KANSAS CITY, Kan. (AP) — The near-misses that have plagued Kyle Busch all season would have eaten away at him earlier in his career, when he was less secure not only of his driving ability but of himself. He would stew and rage and carry the angst from track to track.
KANSAS CITY, Kan. (AP) — The near-misses that have plagued Kyle Busch all season would have eaten away at him earlier in his career, when he was less secure not only of his driving ability but of himself.
He would stew and rage and carry the angst from track to track.
But a lot has happened in a few short years: He sustained serious injuries during a 2015 crash at Daytona, returned that season to win his first Cup championship and along the way watched his wife give birth to a baby boy after they spent years struggling to conceive.
"You put things into a different perspective," Samantha Busch explained, "so a bad day at the track might have stuck with you 'til Tuesday, but now you go back to the bus and you have Brexton and you're so blissfully unaware of everything going on, and he's still so happy. And it makes things easier for Kyle when things don't go the right way."
Samantha paused, then added: "But on the track he's still Kyle. He's always going for the win."
He thought he had it last weekend at Talladega.
Busch led a race-high 48 laps and thought he was positioned to win for the first time this season, only for everything to unravel in overtime. Ricky Stenhouse Jr. roared past him for the win on the last lap, and Jamie McMurray managed to get by to relegate Busch to third.
It was another solid finish. It was also another frustrating one.
"We just weren't in the right place at the right time, I guess. I thought we were," Busch said Thursday afternoon at Kansas Speedway, where he's the defending champion of the spring race.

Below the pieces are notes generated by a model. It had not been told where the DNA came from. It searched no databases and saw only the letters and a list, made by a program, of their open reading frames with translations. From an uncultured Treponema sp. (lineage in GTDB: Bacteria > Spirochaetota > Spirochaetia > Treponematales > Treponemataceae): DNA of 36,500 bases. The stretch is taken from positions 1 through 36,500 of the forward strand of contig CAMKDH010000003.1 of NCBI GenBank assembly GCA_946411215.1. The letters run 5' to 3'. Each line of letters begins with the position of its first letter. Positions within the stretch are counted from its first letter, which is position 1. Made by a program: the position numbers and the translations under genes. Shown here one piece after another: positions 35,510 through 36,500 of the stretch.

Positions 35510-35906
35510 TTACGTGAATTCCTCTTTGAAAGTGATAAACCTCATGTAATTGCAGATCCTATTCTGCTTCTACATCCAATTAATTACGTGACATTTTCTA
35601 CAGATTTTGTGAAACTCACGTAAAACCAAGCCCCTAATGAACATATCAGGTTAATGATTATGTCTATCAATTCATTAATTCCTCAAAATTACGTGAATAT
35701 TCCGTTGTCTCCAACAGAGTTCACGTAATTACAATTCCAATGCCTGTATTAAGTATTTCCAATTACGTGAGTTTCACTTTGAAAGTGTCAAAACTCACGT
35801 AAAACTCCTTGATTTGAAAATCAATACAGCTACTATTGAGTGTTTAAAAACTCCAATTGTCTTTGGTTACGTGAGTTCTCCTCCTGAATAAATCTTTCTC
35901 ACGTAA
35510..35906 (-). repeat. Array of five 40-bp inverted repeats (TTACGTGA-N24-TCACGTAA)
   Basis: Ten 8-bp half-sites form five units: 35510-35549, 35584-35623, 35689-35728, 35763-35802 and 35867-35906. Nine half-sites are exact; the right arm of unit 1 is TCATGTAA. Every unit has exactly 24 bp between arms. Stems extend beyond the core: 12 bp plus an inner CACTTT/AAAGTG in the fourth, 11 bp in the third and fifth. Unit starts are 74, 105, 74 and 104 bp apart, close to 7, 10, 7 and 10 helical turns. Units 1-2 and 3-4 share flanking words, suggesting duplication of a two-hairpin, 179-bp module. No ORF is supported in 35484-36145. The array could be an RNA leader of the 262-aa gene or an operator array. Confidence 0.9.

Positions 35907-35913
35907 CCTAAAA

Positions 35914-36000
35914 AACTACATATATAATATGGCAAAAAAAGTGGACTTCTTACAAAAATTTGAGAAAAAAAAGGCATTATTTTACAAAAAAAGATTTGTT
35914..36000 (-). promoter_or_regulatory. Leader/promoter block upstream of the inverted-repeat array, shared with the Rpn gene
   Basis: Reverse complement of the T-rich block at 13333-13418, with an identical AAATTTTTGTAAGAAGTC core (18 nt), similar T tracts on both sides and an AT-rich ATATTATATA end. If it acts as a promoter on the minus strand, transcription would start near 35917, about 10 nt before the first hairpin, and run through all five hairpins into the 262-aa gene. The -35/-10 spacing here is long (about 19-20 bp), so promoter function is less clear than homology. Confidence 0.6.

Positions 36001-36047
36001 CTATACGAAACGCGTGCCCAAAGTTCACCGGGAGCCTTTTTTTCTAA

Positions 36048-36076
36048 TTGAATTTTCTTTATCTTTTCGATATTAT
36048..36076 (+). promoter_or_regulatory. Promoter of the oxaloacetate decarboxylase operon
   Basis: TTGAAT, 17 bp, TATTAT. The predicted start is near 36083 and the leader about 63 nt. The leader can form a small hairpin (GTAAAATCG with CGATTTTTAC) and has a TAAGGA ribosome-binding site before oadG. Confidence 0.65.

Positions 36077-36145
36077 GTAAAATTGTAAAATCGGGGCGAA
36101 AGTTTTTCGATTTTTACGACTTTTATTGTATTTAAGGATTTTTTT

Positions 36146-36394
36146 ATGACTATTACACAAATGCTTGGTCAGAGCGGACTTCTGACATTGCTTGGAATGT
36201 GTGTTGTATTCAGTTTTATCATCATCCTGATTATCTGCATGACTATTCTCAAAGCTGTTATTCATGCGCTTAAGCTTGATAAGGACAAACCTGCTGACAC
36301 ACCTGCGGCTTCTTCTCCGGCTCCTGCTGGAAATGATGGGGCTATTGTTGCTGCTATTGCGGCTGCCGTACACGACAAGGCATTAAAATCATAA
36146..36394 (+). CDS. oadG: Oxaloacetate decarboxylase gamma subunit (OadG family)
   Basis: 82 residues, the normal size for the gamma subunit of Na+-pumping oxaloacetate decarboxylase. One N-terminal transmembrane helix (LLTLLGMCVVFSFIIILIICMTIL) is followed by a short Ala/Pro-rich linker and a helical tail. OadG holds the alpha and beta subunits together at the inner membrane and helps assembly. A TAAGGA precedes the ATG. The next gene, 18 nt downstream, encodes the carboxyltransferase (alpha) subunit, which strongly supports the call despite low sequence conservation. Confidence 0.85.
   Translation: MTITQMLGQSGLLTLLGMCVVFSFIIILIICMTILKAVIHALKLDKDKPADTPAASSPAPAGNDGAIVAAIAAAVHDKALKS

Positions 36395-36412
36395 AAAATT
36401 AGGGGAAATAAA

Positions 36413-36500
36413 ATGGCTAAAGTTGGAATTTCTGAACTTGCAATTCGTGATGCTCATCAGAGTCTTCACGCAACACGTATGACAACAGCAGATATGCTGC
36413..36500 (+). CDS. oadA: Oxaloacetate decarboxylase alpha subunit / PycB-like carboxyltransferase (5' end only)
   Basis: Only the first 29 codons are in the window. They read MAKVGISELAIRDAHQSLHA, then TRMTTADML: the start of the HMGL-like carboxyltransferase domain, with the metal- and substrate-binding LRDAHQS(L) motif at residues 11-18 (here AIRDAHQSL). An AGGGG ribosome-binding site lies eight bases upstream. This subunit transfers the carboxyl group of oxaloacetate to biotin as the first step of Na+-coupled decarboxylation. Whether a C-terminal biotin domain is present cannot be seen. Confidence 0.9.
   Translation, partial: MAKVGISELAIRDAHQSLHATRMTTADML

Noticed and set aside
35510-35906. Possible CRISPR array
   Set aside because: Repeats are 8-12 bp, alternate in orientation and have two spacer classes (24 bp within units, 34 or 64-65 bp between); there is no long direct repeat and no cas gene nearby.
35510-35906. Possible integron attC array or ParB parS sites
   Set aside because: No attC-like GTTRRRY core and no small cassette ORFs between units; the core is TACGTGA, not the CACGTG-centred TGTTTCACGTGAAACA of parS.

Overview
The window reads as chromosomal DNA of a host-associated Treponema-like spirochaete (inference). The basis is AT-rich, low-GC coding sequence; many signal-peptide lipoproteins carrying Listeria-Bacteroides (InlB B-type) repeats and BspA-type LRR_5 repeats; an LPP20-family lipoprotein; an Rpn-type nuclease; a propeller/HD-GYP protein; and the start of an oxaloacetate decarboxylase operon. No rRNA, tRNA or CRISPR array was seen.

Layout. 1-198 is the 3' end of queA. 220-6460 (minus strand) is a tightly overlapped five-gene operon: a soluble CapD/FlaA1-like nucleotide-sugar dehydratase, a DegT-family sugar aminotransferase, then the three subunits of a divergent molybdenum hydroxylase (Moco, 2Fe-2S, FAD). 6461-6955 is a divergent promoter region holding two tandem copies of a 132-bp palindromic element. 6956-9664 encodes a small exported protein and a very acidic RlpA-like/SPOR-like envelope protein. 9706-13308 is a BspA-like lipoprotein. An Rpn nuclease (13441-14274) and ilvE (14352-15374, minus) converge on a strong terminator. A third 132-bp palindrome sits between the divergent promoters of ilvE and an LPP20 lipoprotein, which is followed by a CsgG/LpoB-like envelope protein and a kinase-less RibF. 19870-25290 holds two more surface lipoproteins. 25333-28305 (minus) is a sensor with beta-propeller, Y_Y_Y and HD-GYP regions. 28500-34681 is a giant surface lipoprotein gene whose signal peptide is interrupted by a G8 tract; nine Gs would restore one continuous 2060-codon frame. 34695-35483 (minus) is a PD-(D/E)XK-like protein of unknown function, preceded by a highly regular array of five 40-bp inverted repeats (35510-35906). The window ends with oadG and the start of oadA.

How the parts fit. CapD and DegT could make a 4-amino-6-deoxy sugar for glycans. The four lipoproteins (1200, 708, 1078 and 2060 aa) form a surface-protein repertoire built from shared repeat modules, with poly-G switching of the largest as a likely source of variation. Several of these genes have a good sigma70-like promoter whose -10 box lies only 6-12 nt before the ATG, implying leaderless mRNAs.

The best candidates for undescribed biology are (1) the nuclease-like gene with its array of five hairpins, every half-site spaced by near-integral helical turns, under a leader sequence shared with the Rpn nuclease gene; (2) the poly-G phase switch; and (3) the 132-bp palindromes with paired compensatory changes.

"We legitimately had a shot to win five races this year, in my mind," he said. "We've been in a position or had a shot to win five different times this year and we just haven't been able to close the deal. That's the most frustrating thing for us. We haven't been able to get to victory lane."
Busch lamented his misfortune while standing, appropriately enough, in victory lane, where he was helping other Toyota drivers pack boxes to distribute to women's shelters on Mother's Day.
The run of misfortunate began at the Daytona 500, where Busch led 18 laps before a tire went down and he crashed out of the race. An on-track dustup turned into an off-track fight with Joey Logano at Las Vegas, then an untimely crash by Logano at Phoenix spoiled Busch's late lead.
At Martinsville, Busch led 274 laps before he cast blame on a bad set of tires for costing him a chance. And at Richmond, Busch was running second to Logano when he tried to follow the leader onto pit road during a late caution, but committed too late and was forced to serve a penalty.
"I'm looking forward to having fast cars throughout races, not having pit-road speeding penalties or issues that knock us back and we have to fight our way back from those. We did that at Richmond," he said. "We came back through the field, we got up front and we had another penalty that put us in the back. It's just all-around."
Now, let's be clear: Busch's well-known temper has been evident after each mishap, usually in the shape of comments to TV networks and snappy responses to questions from reporters.
But the tension dissipates a little quicker these days once Busch gets to spend time with his wife and coddle his bouncing boy. All the stress and anxiety of Joe Gibbs Racing's failure to win this season evaporates for a short period of time while Busch revels in a bit of fatherhood.
"I caught (Brexton) and Kyle yesterday practicing how to say, 'Happy Mama's Day,'" Samantha Busch said, taking a break from packing boxes, "and I almost started crying."
There was a time in his career where Busch would have assumed his misfortune would continue at Kansas. It seemed every start there ended in a wreck. But much like his outlook on everything else has changed, so has his opinion of Kansas. His first Cup victory last year merely capped a string of solid finishes, and he followed it up with a fifth-place run during the fall Chase race.
Now, Busch is optimistic everything finally will come together this weekend.
"We seem to have gotten a setup or ahold of this place. We've had some really strong runs here," he said. "Hopefully we don't screw that up this time around."
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